First, consider the tone. You should convey enthusiasm about coming to this decision and having the person work at the company. Start by greeting the candidate by his or her first name. Be direct in saying that you would like to offer the person the position of (whatever the specific title is) at your organization. You should state that you and the others on the team are thrilled to have the person on board and look forward to working with him or her.

It would help the candidate to know a few things that stood out in the second interview. Consider pointing out some of the skills and traits that impressed you. Tell the person why you want to hire him or her.

What else to include

You can be sure the person will be happy about this offer news. However, if you’re not careful, the soon-to-be employee may have some confusion. Be detailed in this offer letter. State when you expect the person to start, including the day and time he or she should report on day one. Explain who they’ll be reporting to, what department they’ll work in, and what their job title will be.

You’ve undoubtedly covered this information during the first and second interviews, but you should include it here once again. Of course, another important part of the offer letter is salary information. Include here the annual gross salary you are offering. You can also mention some of the benefits which the employee will be eligible for. If there are others that the employee will have at some point, talk about those as well.

Before closing the letter, briefly congratulate the person once again and ask that he or she responds with an acceptance. Be respectful and understand that the candidate may want to take 24 hours to consider the offer and make sure it is the right decision. Also, don’t forget to encourage the candidate to reach out to you if he or she has any questions.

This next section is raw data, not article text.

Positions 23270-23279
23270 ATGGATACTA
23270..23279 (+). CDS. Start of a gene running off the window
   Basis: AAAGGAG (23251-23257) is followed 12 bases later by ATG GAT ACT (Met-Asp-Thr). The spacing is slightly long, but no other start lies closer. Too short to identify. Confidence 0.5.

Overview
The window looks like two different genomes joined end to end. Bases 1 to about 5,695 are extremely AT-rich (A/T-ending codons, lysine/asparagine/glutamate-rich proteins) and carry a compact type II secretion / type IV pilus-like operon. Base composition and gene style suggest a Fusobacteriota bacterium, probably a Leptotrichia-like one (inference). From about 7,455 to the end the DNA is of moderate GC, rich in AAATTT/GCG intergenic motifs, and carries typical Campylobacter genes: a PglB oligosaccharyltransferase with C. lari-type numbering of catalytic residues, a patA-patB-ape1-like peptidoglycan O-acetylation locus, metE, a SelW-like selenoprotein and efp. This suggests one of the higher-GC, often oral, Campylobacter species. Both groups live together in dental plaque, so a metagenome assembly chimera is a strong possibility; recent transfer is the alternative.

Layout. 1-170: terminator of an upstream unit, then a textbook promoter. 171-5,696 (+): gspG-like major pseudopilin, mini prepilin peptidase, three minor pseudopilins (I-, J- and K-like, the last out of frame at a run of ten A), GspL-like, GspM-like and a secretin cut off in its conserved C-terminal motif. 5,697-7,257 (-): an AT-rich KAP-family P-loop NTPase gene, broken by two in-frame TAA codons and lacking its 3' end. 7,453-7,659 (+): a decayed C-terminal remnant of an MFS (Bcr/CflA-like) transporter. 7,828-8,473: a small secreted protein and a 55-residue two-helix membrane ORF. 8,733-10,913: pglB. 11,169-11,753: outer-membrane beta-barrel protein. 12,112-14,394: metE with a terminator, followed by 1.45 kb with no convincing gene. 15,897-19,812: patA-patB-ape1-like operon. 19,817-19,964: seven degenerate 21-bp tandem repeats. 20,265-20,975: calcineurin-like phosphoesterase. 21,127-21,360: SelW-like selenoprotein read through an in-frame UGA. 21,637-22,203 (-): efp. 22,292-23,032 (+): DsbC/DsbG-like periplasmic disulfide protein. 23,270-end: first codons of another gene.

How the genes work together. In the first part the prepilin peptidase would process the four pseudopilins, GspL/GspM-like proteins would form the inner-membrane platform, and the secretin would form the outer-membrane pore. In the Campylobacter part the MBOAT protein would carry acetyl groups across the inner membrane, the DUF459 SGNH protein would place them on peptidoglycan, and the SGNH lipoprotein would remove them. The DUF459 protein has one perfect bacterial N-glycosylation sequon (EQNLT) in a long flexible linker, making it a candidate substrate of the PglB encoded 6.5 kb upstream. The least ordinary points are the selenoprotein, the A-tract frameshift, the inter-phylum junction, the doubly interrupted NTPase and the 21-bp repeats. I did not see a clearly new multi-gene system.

The rejection letter

While the offer communication is an exciting occasion for the candidate and you, sending a rejection letter after the second interview can be difficult. Even though this email or phone call can be daunting, you owe it to the other candidates to inform them that you are not moving forward in the recruitment process with them.

You should communicate individually with all second-round candidates whom you don’t select for the job. Make sure you send out rejection letters after an offer letter. If you reject candidates first, and the person you want does not accept the job, you may have to awkwardly change your mind on one of the individuals you turned away. The rejection letter should be kind and empathetic.

Thank the candidates for the time they invested in you and for letting you get to know them. Mention a few attributes that you admired about the person. Wish each candidate well in his or her job search and career goals. You should also consider telling the candidate that you will keep his or her resume on file and that you will communicate any future opportunities with the company.

After the second interview, you have an important job ahead of you. Carefully evaluate all of the candidates and choose one that you are confident exudes everything you want in an employee. Follow these suggestions when you craft an offer letter, so the candidate understands what is expected. If you do these things, you can feel good about the decision you’ve made and the direction of your organization.